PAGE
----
multi cultural parenting


Three different women from three different countries disclose the sacrifices they made in order to become a mother. 

‘Mother’ is a term used by several women to describe themselves. In fact, the Australian Bureau of Statistics report that there are six million mothers in this country alone. Many people expect women to naturally enter motherhood without being aware of the countless sacrifices that have to be made. In this article, we look at three different mothers from three different countries and see what they gave up.

1. Prathna Om from Cambodia

Age: 40 years old

Kids: One 36-month-old girl

Occupation: Manager of family business and civil servant

Prathna is a 40-year-old woman living in Phnom Penh, the capital city of Cambodia. On top of being a full-time mother to a 36-month-old, she also manages her family business and is a civil servant at the Ministry of Justice.

“I gave up so much in order to become a mother. The biggest would be my peace of my mind. I was worrying about my daughter every minute of the day. I was concerned if she was falling asleep properly, if she was sick or if she lost weight.

There never seems to be enough time for anything that doesn’t involve my daughter. I never have enough sleep or time just to relax.

My self-esteem also took a hit. I prided myself in my appearance before having a child; I took regular yoga classes and had time for self-care. When I had my child, my body went through so many changes that I am still recovering from. My skin is saggy instead of smooth, and is marred with stretch marks.  It sounds selfish, but I sacrificed my beauty for my baby.

Having a child at 37-years-old was also stressful. I can’t even recall the amount of money I spent visiting doctors. As long as the doctor had a good reputation, I was willing to splurge. However, I do not consider money a sacrifice.”

2. Annabelle from Australia

Kids: 1 20-year-old and one 16-year-old

Occupation: Early childhood educator

Annabelle lives in Melbourne, and immigrated from Mauritius. She works as an early childhood educator, and is the mother of girls.

“It does feel like a sacrifice, because when my kids were little, I had lots of people to look after them. If anything, I had to think differently familywise and always think of being a role model.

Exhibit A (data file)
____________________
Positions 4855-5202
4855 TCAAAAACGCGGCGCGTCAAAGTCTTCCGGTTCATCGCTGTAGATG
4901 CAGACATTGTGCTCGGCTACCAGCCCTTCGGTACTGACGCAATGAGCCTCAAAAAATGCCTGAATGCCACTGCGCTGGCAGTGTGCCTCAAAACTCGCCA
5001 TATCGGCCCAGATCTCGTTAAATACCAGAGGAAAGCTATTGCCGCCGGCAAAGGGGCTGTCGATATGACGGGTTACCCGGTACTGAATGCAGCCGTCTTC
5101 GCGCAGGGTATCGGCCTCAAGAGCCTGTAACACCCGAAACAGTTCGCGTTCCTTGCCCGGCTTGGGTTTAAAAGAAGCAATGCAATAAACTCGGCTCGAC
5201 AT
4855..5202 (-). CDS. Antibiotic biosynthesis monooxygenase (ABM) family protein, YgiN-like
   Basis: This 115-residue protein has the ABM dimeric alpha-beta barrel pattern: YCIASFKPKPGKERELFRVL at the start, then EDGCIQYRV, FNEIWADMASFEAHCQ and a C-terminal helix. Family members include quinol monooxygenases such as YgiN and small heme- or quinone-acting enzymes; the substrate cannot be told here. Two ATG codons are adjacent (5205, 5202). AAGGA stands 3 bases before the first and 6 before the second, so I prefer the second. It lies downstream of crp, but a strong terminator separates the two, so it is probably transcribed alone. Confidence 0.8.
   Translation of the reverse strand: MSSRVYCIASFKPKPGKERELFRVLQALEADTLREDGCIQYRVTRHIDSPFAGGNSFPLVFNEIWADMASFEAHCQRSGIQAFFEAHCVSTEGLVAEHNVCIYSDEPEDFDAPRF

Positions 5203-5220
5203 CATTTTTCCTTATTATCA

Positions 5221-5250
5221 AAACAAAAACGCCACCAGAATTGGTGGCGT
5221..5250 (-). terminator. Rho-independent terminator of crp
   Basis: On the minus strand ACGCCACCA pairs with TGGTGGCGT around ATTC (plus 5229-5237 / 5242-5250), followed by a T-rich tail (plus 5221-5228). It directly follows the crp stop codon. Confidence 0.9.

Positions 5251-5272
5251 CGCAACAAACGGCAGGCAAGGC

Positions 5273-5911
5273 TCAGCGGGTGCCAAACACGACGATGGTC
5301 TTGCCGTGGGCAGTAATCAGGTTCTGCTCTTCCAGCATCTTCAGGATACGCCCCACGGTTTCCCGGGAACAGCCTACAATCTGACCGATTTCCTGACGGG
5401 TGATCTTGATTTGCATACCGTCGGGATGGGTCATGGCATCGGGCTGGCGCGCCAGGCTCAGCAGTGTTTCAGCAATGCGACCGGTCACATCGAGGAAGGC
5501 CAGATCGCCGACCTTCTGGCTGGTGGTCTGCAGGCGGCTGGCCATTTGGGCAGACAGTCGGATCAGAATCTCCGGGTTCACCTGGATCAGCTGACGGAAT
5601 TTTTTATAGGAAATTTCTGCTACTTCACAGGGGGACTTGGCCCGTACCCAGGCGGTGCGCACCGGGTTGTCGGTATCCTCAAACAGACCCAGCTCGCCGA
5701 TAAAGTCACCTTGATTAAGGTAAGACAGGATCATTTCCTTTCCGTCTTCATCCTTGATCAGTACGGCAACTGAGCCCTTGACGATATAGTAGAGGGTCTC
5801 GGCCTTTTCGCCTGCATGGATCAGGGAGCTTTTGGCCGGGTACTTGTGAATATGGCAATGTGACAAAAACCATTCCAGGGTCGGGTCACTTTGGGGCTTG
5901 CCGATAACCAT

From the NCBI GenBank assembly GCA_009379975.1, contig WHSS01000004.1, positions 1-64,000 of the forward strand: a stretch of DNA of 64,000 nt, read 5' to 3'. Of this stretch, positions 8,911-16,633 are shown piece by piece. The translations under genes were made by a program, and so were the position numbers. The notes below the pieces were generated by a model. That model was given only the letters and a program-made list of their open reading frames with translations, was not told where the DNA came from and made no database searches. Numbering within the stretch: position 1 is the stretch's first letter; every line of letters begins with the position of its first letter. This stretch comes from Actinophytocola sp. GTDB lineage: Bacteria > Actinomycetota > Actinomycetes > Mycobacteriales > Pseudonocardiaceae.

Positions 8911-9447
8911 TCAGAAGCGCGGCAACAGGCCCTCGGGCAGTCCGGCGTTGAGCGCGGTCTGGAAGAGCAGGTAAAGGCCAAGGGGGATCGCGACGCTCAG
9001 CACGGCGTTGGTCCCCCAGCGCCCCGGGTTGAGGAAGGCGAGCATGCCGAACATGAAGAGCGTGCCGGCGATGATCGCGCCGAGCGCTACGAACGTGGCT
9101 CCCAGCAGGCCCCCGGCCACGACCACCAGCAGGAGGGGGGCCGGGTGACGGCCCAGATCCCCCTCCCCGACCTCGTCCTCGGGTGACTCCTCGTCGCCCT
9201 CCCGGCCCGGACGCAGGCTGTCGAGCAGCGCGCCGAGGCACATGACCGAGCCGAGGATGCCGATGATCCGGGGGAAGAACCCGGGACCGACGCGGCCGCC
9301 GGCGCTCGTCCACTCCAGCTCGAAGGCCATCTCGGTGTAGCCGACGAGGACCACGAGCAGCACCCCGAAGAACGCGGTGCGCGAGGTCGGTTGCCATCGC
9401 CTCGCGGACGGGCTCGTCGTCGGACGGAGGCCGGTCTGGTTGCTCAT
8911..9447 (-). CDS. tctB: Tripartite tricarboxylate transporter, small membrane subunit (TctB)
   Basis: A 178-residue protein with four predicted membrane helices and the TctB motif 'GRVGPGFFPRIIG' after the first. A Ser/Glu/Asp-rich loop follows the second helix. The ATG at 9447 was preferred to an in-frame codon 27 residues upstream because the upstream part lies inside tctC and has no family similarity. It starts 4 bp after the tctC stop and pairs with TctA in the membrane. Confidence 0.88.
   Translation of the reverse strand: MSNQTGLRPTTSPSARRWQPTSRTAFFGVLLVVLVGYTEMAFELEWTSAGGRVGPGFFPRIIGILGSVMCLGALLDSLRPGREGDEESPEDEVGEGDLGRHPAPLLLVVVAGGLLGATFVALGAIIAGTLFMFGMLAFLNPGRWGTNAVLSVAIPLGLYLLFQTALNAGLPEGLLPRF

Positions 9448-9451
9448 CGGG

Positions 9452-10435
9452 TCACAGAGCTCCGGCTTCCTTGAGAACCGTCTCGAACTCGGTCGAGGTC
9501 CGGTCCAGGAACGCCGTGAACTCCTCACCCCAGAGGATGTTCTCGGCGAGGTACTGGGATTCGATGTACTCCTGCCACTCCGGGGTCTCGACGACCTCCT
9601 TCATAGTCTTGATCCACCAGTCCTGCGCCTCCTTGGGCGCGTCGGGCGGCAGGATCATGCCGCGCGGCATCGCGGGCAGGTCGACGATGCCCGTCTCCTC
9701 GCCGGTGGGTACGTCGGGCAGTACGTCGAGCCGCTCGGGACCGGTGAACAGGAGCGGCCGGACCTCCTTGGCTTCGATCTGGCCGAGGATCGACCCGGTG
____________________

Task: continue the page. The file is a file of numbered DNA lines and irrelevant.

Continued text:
Motherhood is the state of unconditional love that gives mothers the power to be strong for an innocent being. This strength tests your pain tolerance, worrying capacities, patience, resilience, and resourcefulness on an ongoing basis. But in the end, it is all worth it because of love.”

3. Thy from the United States of America

Thy currently resides in Texas, in the United States. Prior to the Covid-19 pandemic, she was studying to be a nail technician. Now, she currently works as a cashier at a Vietnamese restaurant. She had her daughter, Vanessa, at 34 years old.

“There seemed to be less focus on my professional career, with a shift from full-time work to part-time at a restaurant. My husband is the main provider, and only person in the family working 5 days a week. On top of working and handling a child not yet in school, it is definitely a struggle.

I definitely gave up time in order to adequately provide for and nurture my daughter. I had to consistently make time for all her needs, such as time for breastfeeding and preparing her for bed.

My body definitely took a hit. I went from a size S to a size M after giving birth. Before having a child, I only weighed 45kg but that figure jumped to 52kg. There’s just no time to apply makeup and dress up nice. I can dress up my daughter in gorgeous clothes, but when it comes to me, comfort is key.

Despite the sacrifices I had to make, motherhood is still the most satisfying experiences I’ve been blessed with. It doesn’t matter that I had to focus less on my job or work harder than I ever had, being mother is incredibly gratifying.”